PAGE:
COVID-19 Music

COVID-19: How Kerala musicians are playing it by ear

Kallara Gopan

Kallara Gopan   | Photo Credit: Special Arrangement

As concerts and music events fall silent for now due to the coronavirus outbreak, singers and musicians in Kerala face uncertainty

Sobha Sivani from the city moved to Kochi two years ago “in search of better opportunities.” However, things have not really gone according to plan. “The same year came the floods. My husband, Sunil Kumar, is a sound engineer and his work equipment were damaged in the disaster. Now, this,” says the A-grade Doordarshan artiste, referring to the Coronavirus pandemic.

Sobha, who has sung in a couple of Mollywood films such as Kanne Madanguka and the Prithviraj Sukumaran-starrer Avan Chandiyude Makan, is among the singers and musicians in Kerala who face uncertainty due to across-the-board cancellation of programmes such as concerts, musical gatherings, wedding receptions and so on, to ‘break the chain’. With the lockdown putting artistes “out of work”, several of them hope that things will start looking up sooner. “My primary source of income are stage shows. The cancellations have come at a time when the temple festival season was on. I also had a recording with outdoor shoot slated to be telecast for Vishu on Doordarshan that has been called off,” says Sobha.

Sobha Sivani

Sobha Sivani   | Photo Credit: Special Arrangement

Perhaps, the hardest hit are musicians whose careers are solely dependant on stage shows during temple festivals as this season has in effect become null and void. “The season is from January till around May and usually winds up before the onset of the monsoon,” points out playback singer and composer Kallara Gopan. “I still do stage shows but not frequently as I have been focussing more on concerts organised as part of public events,” says Gopan, a resident of Vattiyoorkkavu who has sung in about 12 films. “However, there’s no point in worrying as what is required is complete cooperation from all sections of the society since health is more important,” he adds.

Some musicians who are also instructors rely on technology to continue lessons, however to mixed results. Like guitarist Jose Thomas who has been using WhatsApp video calls and Skype for his classes. “But it is not always conducive due to connectivity issues. Learning and imparting musical skills need a fine human-to-human interaction. Also the audio quality matters, which can be distorted while communicating through online platforms,” says Jose, who runs Talent School of Music in Thirumala, which is closed temporarily. He points out that a spectrum of people, including musicians, artistes, lights men, make-up men, impresarios and event managers, have been hit.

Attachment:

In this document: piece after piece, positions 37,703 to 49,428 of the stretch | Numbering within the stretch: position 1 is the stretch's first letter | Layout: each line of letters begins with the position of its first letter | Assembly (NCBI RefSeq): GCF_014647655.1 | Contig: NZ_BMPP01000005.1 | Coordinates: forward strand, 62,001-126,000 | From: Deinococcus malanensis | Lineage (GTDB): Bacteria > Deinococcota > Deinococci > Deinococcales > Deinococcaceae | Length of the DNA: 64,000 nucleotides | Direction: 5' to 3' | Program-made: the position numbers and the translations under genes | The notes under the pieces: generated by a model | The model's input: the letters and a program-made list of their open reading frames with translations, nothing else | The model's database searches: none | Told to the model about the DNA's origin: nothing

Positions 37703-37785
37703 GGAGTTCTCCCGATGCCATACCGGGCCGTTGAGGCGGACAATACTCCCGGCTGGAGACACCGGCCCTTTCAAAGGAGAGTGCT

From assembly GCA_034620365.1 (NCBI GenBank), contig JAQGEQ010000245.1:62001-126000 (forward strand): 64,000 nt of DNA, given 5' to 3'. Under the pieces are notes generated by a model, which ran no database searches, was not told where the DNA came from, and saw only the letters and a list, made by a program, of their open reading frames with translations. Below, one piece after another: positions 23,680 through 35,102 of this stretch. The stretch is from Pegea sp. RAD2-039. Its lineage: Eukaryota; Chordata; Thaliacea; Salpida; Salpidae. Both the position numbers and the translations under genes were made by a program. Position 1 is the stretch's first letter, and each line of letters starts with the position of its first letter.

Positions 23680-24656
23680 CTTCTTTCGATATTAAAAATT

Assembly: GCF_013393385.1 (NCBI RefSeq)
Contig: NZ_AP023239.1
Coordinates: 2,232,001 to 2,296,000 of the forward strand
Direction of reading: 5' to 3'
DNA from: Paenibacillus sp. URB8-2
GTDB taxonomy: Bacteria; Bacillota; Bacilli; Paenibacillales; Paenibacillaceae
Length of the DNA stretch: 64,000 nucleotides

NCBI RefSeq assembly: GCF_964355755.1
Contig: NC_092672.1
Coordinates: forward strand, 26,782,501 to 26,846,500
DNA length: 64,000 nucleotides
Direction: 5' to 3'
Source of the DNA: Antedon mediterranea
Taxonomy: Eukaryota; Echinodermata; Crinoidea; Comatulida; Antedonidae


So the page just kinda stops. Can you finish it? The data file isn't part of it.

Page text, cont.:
Guitarist Jose Thomas

Guitarist Jose Thomas   | Photo Credit: Special Arrangement

For musicians like Sebastian Simon, better known in music circles as Joy, the very idea of “music falling silent” is hard to digest. “I badly miss Sunday choir and the monthly programmes by private music clubs that are a lot of fun,” says Joy, a keyboard instructor at Christ Nagar School, Kowdiar. He now spends a lot of his time “practising.”

With television channels packing up shoot of serials, those working in the TV music industry are also at a loss. As production of subsequent episodes are stalled, some of the TV channels have resorted to re-telecasting past episodes or even older serials to fill the slot. Premila L, singer and lyricist for television serials, says her recording schedules have gone for a toss. “My episode-based work includes providing background vocals for situational songs and humming. These used keep me engaged but now there are no recordings,” she says. Only recently Premila had sung for the title track of a upcoming serial, the premiere of which has been indefinitely pushed back.

Sreenath Sivasankaran

Sreenath Sivasankaran   | Photo Credit: Special Arrangement

For Sreenath Sivasankaran, Mollywood composer and singer from Palakkad who burst onto the music scene through reality shows, says he wants to see the current lull as “a break.” He last worked on the musical game show Start Music — Aaradhyam Paadum before starting his cinema projects. “There were a couple of TV programmes too lined up in between, but they are on pause,” he says, adding that he was expecting a “peak period” for his stage shows when schedules turned topsy-turvy.

Despite the bleak prospects, some prefer to keep their chin up and look on the bright side. Vocalist Saritha Rajeev is putting her “free time to constructive use” with “experimentations” to improve her talent. “My husband, Rajeev S A, a keyboardist, has a music studio and we listen to a lot of songs together. I record my own versions and play them back. This way, I can hone my skills,” says the Edapazhanji resident. She adds that a major source of the couple’s income comes from concerts for Malayalis in West Asia, which are now up in the air.

M Radhakrishnan

M Radhakrishnan   | Photo Credit: Special Arrangement

The music fraternity hopes that there will be some kind of relief from the government, at least for the economically most distressed, to tide over the rough patch. “The Trivandrum Music Fraternity, which has about 1,000 artistes as members and headed by Kavalam Sreekumar, is planning to submit a memorandum to the Chief Minister regarding this soon,” says M Radhakrishnan, vocalist and founder of the troupe Trivandrum Sound of Music.

Indeed, music makes the world go ‘round!

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Printable version | May 28, 2020 10:00:52 PM |

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